New Milford Youth Agency increasing services due to effects of COVID-19: ‘We value our youth and we take care of our youth’

Photo of Sandra Diamond Fox
Jason O'Connor, executive director, left, Alexis Rinaldi, LPC intern, and Sara Wells social worker, all with the New Milford Youth Agency, Thursday, July 29, 2021, New Milford, Conn.

Jason O'Connor, executive director, left, Alexis Rinaldi, LPC intern, and Sara Wells social worker, all with the New Milford Youth Agency, Thursday, July 29, 2021, New Milford, Conn.

H John Voorhees III / Hearst Connecticut Media

NEW MILFORD — The town is increasing the New Milford Youth Agency’s social worker services as an effort to help young people in the wake of the COVID-19 pandemic.

The increase in services involves two positions: changing the agency’s current social worker’s hours from 30 to 40 a week, and the possible addition of a second social worker in the future.

The increase is part of a two-year trial that was unanimously approved at Monday’s Town Council meeting. The total funding for the increase, which is in the amount of $225,000, will come out of American Rescue Plan (ARPA) federal funds.

The changes, long-term

Currently, social worker services at the youth agency are provided by Sarah Wells, “whose primary position is a programmer; as well as a licensed professional counselor intern that we were able to get through Fairfield University, and a contracted clinical supervisor,” O’Connor said.

After two years, the social worker’s new, 40-hour work week will “most likely” become a budgeted full-time position, said Jason O’Connor, director of the New Milford Youth Agency, who made a presentation at the meeting.

The second position would involve hiring another full-time, 40-hour a week clinical staff member — should the need arise.

“If we become inundated and need to bring on another individual — that money is available,” O’Connor said.

The new staff member would be a Licensed Clinical Social Worker (LCSW), he added.

The need

At the Town Council meeting, O’Connor said there’s an ongoing need for social worker services.

He cited the CDC’s statistics of nearly 1 in 5 children nationwide who have a mental, emotional, or behavioral disorder such as anxiety, depression, ADHD, or disruptive behavior disorder. Of those children, only about 20 percent receive care from a specialized mental health care provider.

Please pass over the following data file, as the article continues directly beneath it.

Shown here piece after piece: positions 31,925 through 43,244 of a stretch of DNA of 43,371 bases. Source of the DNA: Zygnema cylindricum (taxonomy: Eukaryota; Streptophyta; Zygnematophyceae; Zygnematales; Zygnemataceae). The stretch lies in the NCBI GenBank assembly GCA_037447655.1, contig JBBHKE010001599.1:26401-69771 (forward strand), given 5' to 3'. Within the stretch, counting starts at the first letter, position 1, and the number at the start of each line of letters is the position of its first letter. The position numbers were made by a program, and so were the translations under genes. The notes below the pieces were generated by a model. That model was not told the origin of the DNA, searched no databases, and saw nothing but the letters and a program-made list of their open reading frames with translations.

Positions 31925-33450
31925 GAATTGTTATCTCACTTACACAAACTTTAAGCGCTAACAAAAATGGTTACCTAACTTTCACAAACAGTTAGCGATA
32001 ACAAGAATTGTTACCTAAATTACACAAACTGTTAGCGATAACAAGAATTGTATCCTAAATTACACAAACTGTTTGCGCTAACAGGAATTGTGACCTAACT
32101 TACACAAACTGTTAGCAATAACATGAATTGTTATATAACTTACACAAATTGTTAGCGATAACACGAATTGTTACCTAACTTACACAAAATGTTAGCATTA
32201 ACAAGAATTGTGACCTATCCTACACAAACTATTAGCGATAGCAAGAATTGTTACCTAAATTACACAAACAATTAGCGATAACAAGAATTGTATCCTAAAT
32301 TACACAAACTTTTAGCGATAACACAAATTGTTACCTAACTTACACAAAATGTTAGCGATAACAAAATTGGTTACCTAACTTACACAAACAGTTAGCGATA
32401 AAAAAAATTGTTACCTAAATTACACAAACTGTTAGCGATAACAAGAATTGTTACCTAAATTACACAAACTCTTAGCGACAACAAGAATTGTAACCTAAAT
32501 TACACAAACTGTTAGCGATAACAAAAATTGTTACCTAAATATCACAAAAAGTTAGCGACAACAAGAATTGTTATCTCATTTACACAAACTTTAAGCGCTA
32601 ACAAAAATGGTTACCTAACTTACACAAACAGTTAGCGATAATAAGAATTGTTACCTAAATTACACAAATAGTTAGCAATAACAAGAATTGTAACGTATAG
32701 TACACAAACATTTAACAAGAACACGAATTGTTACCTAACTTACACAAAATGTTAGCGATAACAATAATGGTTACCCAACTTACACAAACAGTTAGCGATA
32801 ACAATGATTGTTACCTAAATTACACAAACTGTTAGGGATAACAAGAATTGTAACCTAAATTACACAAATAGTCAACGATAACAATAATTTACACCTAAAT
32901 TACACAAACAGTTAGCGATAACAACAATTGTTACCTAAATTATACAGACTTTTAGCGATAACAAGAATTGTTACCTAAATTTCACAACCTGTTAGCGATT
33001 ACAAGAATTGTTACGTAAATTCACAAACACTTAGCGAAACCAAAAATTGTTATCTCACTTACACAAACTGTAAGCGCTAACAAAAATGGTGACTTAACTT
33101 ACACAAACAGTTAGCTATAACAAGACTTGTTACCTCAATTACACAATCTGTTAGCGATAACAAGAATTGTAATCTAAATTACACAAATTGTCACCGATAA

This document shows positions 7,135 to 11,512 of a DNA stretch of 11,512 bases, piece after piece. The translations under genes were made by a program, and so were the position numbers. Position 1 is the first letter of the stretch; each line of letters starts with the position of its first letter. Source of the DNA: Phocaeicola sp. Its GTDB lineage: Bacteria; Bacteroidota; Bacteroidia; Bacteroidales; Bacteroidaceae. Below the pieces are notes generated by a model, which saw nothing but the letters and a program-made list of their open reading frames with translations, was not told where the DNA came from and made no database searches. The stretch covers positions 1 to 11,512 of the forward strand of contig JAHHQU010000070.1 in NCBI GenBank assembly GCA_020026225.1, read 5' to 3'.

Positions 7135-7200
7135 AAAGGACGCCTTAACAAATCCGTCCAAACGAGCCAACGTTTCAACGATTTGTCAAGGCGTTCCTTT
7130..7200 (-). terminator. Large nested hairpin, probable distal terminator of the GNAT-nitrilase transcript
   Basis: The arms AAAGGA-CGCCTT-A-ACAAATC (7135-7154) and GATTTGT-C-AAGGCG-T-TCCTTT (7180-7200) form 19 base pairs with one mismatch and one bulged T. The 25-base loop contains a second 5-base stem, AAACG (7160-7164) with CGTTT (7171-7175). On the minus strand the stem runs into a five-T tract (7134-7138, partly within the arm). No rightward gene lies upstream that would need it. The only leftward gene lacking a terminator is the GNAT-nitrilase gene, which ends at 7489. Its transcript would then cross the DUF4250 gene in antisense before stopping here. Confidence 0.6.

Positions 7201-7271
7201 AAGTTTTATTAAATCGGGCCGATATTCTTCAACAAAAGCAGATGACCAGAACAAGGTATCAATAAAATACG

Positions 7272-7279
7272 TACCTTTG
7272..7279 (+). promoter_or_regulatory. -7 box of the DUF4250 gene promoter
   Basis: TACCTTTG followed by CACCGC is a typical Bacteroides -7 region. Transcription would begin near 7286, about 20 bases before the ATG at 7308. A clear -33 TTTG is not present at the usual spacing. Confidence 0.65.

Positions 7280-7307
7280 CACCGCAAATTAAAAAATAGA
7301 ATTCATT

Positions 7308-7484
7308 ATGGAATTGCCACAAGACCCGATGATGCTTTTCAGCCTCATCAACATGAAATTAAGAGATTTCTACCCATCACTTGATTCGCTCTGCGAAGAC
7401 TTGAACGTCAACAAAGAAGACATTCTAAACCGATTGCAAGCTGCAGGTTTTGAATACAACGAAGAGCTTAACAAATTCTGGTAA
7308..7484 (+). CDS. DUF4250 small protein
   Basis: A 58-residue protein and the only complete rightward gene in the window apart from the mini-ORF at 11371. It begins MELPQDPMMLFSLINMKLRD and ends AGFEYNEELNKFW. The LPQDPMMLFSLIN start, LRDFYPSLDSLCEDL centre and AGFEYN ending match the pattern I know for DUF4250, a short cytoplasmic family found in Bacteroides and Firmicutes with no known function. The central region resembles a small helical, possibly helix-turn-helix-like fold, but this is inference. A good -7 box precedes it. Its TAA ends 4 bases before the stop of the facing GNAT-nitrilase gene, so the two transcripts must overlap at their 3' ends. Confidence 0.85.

Additionally, he said within those populations, the sub-populations of LGBTQI, minority populations of children of color suffer even more.

He added LGBTQI youth are more than twice as likely to feel suicidal and over four times as likely to attempt suicide compared to heterosexual youth. He also said children of color have higher rates of mental illness but are less likely to receive that care.

He also brought up the pandemic, saying “With COVID came increased isolation, came an increase in anxiety, demands, expectations — in just a whole new world of unknown.”

He added no one knows what will happen in a year or two from now, in regard to the true detrimental effects of COVID on children’s mental health.

O’Connor and Bass said they’ve spoken to the schools and with community providers “to see how the town can help the community,” O’Connor said.

They decided that the increased services at the youth agency is a “no cost option.”

The New Milford Youth Agency, which began offering clinical and counseling services in June, doesn’t charge for its services. Currently, 10 students are either already receiving services or are scheduled to receive them soon.

As a result of the pandemic, a LSCW and licensed professional counselor are positions that are “very much in demand,” O’Connor said.“The stigma of mental health has decreased. More people are openly willing to target their mental health, adults, included.”

He added the increased services at the youth agency “is to address head on the isolation and teen depression that we’ve all seen when it comes to remote learning and COVID.”

COVID “has exacerbated the need of self care, mental wellness, and really taking care of oneself,” he said.

O’Connor said the addition of the new services at the youth agency provide “another opportunity to show that the town of New Milford, New Milford’s Youth Services, and the adults — we value our youth and we take care of our youth,” he said.

The changes to New Milford Youth Agency were one of a half dozen items approved by Town Council Monday, to be paid for by ARPA funds. Others changes pertained to childcare assistance, a senior citizen advisory board, a Brownfield Community Challenge grant match and the John Pettibone Community Center. The total amount approved by Town Council to come out of ARPA funds was $1,050,137.75.

sfox@milfordmirror.com